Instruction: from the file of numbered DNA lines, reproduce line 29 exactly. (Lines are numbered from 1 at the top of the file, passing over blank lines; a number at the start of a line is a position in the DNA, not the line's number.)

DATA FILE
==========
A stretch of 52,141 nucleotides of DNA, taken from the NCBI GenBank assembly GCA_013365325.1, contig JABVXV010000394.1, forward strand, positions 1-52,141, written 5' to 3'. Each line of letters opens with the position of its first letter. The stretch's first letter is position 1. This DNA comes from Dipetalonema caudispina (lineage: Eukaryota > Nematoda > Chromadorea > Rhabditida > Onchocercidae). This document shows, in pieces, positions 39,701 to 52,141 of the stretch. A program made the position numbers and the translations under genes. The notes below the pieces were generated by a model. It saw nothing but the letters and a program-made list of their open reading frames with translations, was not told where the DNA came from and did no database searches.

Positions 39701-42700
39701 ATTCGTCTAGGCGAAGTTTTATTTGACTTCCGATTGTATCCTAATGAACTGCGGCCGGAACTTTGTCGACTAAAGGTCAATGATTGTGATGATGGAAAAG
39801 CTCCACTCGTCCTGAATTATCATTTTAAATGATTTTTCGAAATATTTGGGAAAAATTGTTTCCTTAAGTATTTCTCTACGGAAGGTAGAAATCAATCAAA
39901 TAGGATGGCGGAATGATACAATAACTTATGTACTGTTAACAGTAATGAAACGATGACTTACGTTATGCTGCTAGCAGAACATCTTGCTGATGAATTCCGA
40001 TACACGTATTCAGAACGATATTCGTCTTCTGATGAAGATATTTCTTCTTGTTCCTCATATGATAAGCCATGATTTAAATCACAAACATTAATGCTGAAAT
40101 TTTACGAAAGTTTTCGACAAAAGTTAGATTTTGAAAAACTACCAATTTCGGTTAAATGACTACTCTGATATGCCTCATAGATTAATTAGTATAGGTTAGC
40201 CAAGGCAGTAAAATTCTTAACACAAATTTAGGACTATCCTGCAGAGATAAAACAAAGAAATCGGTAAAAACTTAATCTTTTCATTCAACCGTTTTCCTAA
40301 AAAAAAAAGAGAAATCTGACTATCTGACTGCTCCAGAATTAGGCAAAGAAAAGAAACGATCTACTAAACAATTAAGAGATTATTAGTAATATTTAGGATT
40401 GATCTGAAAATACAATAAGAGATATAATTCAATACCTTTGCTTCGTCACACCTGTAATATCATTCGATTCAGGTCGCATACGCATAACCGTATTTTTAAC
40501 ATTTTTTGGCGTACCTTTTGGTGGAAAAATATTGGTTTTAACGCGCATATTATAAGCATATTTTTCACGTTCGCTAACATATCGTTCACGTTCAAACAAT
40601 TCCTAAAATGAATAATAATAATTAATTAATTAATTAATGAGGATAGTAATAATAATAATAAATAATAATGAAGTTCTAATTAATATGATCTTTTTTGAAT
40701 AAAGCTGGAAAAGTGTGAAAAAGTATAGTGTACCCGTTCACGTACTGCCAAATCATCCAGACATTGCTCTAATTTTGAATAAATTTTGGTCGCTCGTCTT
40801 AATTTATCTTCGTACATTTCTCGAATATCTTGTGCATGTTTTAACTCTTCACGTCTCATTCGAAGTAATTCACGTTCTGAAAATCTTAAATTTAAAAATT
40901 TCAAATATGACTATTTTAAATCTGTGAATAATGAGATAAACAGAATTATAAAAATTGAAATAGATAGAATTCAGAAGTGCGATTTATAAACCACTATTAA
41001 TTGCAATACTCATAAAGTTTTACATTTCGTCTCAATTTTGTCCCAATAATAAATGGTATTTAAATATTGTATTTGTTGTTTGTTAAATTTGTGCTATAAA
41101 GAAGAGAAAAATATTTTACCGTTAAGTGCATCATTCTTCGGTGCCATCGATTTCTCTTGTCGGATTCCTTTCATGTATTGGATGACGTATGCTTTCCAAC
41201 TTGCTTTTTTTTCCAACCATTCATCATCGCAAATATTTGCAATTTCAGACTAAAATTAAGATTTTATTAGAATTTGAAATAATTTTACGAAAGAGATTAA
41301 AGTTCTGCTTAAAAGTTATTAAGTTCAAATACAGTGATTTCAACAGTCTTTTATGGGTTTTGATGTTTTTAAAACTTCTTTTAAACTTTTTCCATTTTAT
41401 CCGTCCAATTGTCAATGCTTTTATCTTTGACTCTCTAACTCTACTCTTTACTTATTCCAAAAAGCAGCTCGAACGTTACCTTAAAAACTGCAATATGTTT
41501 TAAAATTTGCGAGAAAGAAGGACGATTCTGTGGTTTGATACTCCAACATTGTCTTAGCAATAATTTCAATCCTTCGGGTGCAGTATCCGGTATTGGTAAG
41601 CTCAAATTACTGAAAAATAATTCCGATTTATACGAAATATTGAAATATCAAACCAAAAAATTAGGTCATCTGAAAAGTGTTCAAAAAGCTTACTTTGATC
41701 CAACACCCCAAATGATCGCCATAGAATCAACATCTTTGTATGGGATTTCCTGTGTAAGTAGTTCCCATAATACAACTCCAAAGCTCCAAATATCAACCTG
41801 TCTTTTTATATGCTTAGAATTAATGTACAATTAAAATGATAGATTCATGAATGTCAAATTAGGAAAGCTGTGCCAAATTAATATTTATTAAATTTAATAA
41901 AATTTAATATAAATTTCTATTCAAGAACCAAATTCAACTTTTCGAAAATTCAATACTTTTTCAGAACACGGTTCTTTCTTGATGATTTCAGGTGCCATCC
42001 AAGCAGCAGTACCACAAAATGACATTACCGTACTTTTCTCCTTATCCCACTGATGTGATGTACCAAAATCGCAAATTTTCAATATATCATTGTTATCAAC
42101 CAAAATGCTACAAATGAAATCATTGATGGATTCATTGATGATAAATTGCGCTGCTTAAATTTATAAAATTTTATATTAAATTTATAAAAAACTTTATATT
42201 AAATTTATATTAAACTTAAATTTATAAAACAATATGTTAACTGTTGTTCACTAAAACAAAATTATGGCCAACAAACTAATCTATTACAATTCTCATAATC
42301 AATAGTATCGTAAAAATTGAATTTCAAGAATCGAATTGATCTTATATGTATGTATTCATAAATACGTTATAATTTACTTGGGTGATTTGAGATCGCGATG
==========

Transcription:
42301 AATAGTATCGTAAAAATTGAATTTCAAGAATCGAATTGATCTTATATGTATGTATTCATAAATACGTTATAATTTACTTGGGTGATTTGAGATCGCGATG